“Among the many agencies President Roosevelt had created during the war was the War Manpower Commission, formed in April 1942 to oversee war labor issues in the military, industrial, and civilian sectors. And in June 1942, the Office of War Information was formed to manage the flows of news and propaganda about the war to the public. By 1943, when the labor shortage was most acute, the two agencies worked together in concerted campaigns, targeting employers to hire women and women to become ‘production soldiers’” (Yellin, Our Mothers’ War, p. 44). Women labouring in factories, even in the service of the war effort, was controversial, with only 30 percent of husbands giving unqualified support to the idea of their wives performing such jobs. “Despite the tide of public opinion against working wives, War Manpower Commission director Paul McNutt had a strategy for quelling opposition: ‘The money appeal will continue strong,’ he said in 1943, but we’ll concentrate on patriotism’. Sure enough, all across the country, the public was bombarded with spirited print and radio ads, magazine articles, and posters with slogans like ‘Do the Job He Left Behind’ or ‘Women in the War—We Can’t Win Without Them’ depicting noble, pretty but serious, female war workers on the job... The campaigns glamorized war work, always showing that women could maintain their femininity and still be useful” (Yellin, pp. 45-46).
Examples of this important poster are held at numerous institutions, including the Library of Congress, Imperial War Museum, MOMA, and the Pritzker Military Museum. Copies in such beautiful, unused condition are uncommon in commerce.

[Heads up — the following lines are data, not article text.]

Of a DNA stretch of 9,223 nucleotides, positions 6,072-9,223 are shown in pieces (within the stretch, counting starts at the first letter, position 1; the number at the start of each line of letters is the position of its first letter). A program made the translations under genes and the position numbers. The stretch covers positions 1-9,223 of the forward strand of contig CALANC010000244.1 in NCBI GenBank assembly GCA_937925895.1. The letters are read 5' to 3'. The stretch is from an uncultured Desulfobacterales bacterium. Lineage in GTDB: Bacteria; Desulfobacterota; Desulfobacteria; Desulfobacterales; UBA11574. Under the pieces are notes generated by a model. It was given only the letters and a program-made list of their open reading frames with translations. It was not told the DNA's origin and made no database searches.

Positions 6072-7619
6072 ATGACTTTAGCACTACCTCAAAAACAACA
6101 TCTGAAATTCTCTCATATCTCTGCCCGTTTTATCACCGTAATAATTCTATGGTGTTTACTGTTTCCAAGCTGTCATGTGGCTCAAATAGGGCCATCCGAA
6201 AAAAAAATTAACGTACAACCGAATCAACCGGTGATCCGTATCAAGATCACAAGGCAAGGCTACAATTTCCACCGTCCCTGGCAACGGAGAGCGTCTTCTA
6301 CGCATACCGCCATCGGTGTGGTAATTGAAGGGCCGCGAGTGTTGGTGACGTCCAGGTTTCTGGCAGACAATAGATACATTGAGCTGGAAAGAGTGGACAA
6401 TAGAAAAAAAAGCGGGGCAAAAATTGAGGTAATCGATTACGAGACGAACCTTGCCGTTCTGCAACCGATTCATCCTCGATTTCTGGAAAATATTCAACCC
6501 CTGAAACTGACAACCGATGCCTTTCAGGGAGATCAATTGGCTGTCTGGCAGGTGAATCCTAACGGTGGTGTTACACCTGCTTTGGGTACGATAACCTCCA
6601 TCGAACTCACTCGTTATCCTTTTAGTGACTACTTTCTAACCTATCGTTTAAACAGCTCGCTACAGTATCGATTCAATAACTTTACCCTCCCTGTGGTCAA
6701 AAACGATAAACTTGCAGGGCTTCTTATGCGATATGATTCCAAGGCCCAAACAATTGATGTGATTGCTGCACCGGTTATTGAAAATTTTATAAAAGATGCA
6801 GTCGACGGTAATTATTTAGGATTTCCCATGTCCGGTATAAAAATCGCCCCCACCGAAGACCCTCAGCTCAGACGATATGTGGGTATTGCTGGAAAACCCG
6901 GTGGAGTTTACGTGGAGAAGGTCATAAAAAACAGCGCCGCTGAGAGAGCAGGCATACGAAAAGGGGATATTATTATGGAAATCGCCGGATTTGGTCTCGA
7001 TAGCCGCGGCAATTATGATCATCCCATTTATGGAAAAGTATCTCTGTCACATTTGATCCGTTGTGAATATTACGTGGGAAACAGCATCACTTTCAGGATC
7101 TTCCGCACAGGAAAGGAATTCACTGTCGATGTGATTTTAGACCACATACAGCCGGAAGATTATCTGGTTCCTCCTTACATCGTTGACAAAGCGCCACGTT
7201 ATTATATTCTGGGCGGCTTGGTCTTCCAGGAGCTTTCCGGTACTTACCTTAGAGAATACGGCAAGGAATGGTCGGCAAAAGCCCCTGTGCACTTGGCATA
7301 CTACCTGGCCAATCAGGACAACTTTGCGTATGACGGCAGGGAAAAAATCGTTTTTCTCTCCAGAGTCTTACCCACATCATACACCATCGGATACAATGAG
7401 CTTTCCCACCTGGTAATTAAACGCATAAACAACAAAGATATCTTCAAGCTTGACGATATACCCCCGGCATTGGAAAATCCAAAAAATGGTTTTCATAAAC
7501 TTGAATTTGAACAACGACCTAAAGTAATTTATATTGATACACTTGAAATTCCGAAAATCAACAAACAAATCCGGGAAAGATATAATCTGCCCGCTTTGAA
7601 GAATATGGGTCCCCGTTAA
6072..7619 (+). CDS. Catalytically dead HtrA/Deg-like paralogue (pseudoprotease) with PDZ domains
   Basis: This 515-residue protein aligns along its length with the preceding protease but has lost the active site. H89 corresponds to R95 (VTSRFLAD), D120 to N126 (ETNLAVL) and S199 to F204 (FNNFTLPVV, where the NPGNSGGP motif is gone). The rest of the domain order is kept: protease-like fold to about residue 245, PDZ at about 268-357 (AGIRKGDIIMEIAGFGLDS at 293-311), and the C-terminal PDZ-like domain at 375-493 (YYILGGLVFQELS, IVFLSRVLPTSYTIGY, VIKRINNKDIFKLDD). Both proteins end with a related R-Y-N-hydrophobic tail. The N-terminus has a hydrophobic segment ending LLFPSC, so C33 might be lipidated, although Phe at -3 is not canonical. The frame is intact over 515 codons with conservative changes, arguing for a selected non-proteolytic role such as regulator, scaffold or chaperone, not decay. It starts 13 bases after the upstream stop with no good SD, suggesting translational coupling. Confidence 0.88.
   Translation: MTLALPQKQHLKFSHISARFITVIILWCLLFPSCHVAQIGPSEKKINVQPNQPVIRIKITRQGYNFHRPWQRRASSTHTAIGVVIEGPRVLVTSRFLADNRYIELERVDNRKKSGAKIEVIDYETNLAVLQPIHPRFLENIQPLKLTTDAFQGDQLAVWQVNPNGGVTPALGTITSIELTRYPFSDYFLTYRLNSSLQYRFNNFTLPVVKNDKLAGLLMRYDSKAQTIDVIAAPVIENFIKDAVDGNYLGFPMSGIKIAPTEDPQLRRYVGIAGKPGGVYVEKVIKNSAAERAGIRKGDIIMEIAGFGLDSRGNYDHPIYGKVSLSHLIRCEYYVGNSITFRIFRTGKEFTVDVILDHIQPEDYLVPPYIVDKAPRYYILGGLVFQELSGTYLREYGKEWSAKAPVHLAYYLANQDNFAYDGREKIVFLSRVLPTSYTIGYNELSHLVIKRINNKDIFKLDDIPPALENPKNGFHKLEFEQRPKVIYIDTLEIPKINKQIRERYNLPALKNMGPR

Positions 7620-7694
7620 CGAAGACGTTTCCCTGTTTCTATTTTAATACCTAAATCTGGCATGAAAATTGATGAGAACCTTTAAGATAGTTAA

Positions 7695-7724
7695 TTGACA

Washington D.C.: US Govt. Printing Office, 1942.
Colour poster (28 x 40 in). Professionally mounted, framed and glazed using archival materials. Original creases from folding, else bright and fresh. Excellent condition. Professionally mounted, glazed and framed using archival materials.
[Embrace the Base] Greenham Common Women's Peace Camp Invite Women to Take Part in an International Action
A rare poster advertising Embrace the Base, one of the key mass actions at the Greenham Common Women’s Peace Camp. We have been able to locate only two copies in institutional collections, at the LSE Women’s Library and the Glasgow Women’s Library.
The Greenham Common protest was established in September of 1981 by the Welsh group Women for Life on Earth, who were opposed to the deployment of nuclear tipped cruise missiles at the site. What was initially planned as a single march became a permanent protest camp, one of the most significant and longest lasting women’s protests of the 20th century. In February 1982, for political reasons, the camp was made women only, and the following month they engaged in their first blockade of the base. Embrace the Base was their next major action. Taking place on December 12th & 13th, 1982, it saw 30,000 women from across from across the UK—drawn by chain letter, word of mouth, and posters such as this one—join hands to surround the nine mile perimeter fence. This copy of the poster seems to have been used in Birmingham, and includes instructions for obtaining coach tickets at the “Peace Centre (opp New Street Station)”, as well as local activist contact details, in marker pen.